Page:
Humanitarian aid can benefit donors too, says study 19 February 2014Last updated at 10:02 ET By Sean Coughlan BBC News education correspondent Giving aid can help increase global influence, says the report Giving foreign aid can bring important strategic advantages to the donor country, according to a study by US and Australian academics. The study wanted to test claims that giving humanitarian aid was in the self-interest of the donor as well as the recipient. It found "compelling evidence" that regional influence could be increased by being a high-profile donor. The study examined how the US funded overseas HIV/Aids projects. Researchers at Dartmouth College in the US, the University of Sydney and the Australian National University wanted to see if there was evidence to support anecdotal impressions that giving aid brought "soft power" benefits to donor countries. 'Global opinion' The researchers say that major powers can gain more influence "by actually doing good". But the research says that it has to be the right kind of humanitarian aid.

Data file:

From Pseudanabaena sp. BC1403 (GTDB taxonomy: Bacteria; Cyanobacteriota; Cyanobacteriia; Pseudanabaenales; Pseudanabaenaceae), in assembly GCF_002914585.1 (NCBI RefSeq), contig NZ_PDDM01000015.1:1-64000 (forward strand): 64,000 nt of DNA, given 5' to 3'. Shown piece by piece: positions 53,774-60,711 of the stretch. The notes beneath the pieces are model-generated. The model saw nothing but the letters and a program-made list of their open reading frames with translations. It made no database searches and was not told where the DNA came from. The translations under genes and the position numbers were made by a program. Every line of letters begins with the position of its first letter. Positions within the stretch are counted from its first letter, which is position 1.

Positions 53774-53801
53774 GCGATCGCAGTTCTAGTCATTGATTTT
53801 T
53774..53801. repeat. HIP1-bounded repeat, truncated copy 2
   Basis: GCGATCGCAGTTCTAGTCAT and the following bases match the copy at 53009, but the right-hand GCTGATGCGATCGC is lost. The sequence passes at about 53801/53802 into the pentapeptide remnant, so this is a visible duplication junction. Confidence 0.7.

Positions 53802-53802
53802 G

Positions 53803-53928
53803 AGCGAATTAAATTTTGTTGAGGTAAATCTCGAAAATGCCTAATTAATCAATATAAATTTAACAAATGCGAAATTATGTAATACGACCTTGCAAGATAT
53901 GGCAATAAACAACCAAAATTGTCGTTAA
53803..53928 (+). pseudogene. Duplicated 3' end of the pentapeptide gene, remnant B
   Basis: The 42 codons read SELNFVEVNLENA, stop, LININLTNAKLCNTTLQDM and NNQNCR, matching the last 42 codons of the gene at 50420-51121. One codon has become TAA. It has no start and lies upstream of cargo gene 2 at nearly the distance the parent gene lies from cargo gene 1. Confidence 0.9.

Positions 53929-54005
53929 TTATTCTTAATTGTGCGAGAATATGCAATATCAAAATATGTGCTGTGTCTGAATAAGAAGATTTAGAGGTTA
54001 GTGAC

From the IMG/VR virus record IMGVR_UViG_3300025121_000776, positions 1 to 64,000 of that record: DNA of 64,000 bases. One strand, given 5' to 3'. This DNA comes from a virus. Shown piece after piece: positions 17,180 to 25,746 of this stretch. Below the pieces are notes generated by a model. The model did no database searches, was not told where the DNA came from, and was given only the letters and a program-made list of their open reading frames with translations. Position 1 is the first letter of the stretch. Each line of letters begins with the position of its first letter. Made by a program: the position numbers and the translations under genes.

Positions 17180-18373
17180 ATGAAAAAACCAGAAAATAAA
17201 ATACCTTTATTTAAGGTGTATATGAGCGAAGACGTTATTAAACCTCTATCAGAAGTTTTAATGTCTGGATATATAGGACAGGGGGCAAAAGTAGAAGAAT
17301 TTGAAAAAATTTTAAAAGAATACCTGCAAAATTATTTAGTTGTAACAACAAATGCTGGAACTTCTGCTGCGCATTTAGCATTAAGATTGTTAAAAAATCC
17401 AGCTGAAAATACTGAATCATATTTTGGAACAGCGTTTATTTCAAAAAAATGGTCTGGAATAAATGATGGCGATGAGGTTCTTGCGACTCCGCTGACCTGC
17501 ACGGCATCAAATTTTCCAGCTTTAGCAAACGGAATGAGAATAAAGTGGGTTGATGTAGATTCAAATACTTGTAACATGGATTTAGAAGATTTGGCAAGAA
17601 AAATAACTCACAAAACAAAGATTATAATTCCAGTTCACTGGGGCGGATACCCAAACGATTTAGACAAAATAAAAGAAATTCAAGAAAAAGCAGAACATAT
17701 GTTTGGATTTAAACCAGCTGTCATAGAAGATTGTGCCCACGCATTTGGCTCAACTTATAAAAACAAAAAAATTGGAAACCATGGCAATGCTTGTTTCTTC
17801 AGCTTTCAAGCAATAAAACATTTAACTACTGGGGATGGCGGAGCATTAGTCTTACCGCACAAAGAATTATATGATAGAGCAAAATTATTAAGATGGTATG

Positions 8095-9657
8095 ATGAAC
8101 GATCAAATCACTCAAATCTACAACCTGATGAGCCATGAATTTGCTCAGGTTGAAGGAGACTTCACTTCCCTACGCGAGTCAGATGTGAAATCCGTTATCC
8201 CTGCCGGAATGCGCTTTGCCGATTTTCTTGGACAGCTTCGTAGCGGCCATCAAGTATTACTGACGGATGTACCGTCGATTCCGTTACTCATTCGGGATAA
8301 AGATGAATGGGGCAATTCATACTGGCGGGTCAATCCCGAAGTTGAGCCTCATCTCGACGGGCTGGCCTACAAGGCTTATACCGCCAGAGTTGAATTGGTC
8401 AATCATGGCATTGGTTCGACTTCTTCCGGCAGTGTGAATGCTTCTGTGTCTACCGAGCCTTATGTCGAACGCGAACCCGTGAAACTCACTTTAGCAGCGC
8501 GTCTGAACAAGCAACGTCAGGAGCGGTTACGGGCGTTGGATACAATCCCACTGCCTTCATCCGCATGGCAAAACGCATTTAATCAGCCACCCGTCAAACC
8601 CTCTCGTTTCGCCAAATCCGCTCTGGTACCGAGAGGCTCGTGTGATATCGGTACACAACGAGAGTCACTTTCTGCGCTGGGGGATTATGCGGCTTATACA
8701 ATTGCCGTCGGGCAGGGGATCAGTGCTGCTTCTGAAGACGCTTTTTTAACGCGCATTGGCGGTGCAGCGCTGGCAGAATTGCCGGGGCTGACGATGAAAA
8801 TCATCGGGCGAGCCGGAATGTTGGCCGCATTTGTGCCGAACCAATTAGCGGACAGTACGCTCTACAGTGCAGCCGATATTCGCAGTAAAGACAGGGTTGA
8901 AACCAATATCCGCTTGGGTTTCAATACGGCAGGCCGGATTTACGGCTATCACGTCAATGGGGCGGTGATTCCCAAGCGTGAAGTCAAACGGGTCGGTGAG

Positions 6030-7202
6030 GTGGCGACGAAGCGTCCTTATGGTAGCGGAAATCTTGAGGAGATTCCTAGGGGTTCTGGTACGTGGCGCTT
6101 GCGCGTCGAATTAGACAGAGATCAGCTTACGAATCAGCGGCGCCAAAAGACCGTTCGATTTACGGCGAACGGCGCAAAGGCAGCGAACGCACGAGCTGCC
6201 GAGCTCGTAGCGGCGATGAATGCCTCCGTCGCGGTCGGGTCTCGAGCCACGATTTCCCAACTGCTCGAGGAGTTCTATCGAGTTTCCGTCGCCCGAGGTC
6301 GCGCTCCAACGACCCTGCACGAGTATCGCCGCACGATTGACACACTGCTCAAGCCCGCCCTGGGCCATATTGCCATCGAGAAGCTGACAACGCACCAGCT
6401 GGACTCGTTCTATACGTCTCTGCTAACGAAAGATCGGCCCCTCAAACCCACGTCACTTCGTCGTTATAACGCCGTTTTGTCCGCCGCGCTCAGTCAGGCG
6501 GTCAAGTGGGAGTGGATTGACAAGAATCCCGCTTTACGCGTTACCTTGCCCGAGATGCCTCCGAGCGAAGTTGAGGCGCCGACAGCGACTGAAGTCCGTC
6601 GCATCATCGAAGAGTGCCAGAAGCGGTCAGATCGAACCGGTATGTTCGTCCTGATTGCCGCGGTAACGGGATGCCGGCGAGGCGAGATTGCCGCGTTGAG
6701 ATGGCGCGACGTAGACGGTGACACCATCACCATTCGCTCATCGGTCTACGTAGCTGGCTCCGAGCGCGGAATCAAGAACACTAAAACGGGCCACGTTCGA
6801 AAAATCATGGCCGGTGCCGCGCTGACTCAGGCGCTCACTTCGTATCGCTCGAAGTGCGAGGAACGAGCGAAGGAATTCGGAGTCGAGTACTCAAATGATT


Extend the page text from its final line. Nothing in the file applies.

Public Profiler New Data Suggests Earth-Like Planets Lie Throughout the Galaxy - Futurism | Futurism Page 1 of 24012345...102030...»Last » BBC Global population interactive Sources: All population data are based on estimates by the UN Population Division and all calculations provided by the UN Population Fund. The remaining data are from other sections of the UN, the Global Footprint Network and the International Telecommunications Union. Want to find out more? Notes on the data: Only birth dates after 1910 can be accommodated and only countries with populations of more than 100,000 people are included. Three country groupings - developed, developing and least developed - featured in the conclusions are those referenced by the UN for assessing the Millennium Development Goals. Read the answers to frequently asked questions here.